This 22-acre property at the NW corner of La Cholla and Tangerine is currently owned by Episcopal Church of the Apostles. Neighborhood meetings revealed that the church is having financial difficulties which has led to their decision to sell the land surrounding the church. The presenter, Brian Underwood of The Planning Center, stated, “We started this project because the Episcopal Church of the Apostles was in the hole.”
The General Plan Amendment is to change the land use from Public/Semi-Public to Medium Density Residential. The Rezoning request is to rezone from R1-144 (144,000 square foot lots) to R1-7 (7,000 sf lots).
The third Neighborhood Meeting for Cresta Morado was held on February 7th. There were approximately 40 attendees. I did not see any council members in attendance. However, Councilmember Rodman attended the first two neighborhood meetings in January and October 2018 and Vice-Mayor Barrett attended the first neighborhood meeting in January 2018 while a member of the Planning and Zoning Commission.
Town documents reveal the following concerns of adjacent neighbors:
• the request is not consistent with the vision, goals, and policies of the General Plan
• water issues -- nearby wells are declining
• 2-story homes will obstruct their current views of the Catalina Mountains
• light pollution impacting the existing rural character
• negative impact on wildlife
• they do not support any access via Como Drive
•7,000 sf lot sizes and 2-story homes are not compatible with the rural character of the surrounding area
The tension was palpable
When I walked into the Neighborhood Meeting, I could already feel the tension in the room. This “ambience” would soon deteriorate even further into skepticism and distrust for the presenter who apparently had nothing more in mind than to convince the crowd that this was the best deal that they could expect.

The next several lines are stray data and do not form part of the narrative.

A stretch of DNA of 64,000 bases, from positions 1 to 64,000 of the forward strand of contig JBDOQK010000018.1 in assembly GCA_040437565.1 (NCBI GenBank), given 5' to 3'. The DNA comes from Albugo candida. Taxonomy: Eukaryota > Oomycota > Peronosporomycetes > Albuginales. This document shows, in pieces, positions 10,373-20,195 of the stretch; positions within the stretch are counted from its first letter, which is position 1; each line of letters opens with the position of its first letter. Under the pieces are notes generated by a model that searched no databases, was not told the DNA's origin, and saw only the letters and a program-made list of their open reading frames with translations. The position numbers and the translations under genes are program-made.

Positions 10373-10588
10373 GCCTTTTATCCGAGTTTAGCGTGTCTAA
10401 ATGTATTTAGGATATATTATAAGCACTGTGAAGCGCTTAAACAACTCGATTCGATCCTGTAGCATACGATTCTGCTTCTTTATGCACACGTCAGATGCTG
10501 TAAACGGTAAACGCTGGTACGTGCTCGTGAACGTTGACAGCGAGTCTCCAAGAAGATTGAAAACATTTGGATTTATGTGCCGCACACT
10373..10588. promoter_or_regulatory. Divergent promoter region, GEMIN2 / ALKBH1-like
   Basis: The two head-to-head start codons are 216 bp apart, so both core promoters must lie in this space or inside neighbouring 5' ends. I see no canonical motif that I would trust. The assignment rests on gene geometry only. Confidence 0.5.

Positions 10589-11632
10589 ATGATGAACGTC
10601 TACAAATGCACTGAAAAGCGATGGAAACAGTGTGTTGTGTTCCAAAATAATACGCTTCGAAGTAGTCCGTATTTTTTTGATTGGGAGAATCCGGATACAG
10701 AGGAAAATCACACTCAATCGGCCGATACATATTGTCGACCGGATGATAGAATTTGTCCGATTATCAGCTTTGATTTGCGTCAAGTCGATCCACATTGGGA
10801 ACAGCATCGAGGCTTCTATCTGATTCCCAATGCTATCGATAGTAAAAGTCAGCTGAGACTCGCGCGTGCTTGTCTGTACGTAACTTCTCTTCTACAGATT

The presentation was given by The Planning Center. (Yes, for once it wasn’t The WLB Group). They, as all other planning groups do, glossed over the impact of this rezoning while patting themselves on the back for moving the recreation area to the west side of the property and reducing the number of lots from 54 to 47.
The discussion grew heated in a short amount of time. Some highlights are below:
• A resident asked why they had to go from the lowest density (R1-144) to the highest density (R1-7). The presenter advised that the builder (Richmond) would probably drop out if the lot sizes were any larger than that.
• A resident complained about the recreation area being moved to the west side of the property. This recreation area would now border the large lot homes on the west side. Surrounding residents want the recreation area located away from their homes.
• Why didn’t the church add this rezoning to the 2016 OV General Plan? The presenter advised that the property wasn't on anyone’s radar prior to 2016 and that the church’s financial problems arose after the 2016 General Plan was ratified.
• A homeowner stated that, “The church’s financial mistakes are not my problem.”
• The presenter advised that they don’t consider the homeowners group as a hostile element, to which one homeowner responded, “You can consider me a hostile element.”
• The discussion finally evolved into a look at zoning for the overall Tangerine/La Cholla area. One homeowner noted that it had been understood when they all purchased property in that area (some residents have lived there since the 1980’s) that the land north of Tangerine would always be zoned low-density and the land south of Tangerine was for medium and high density housing.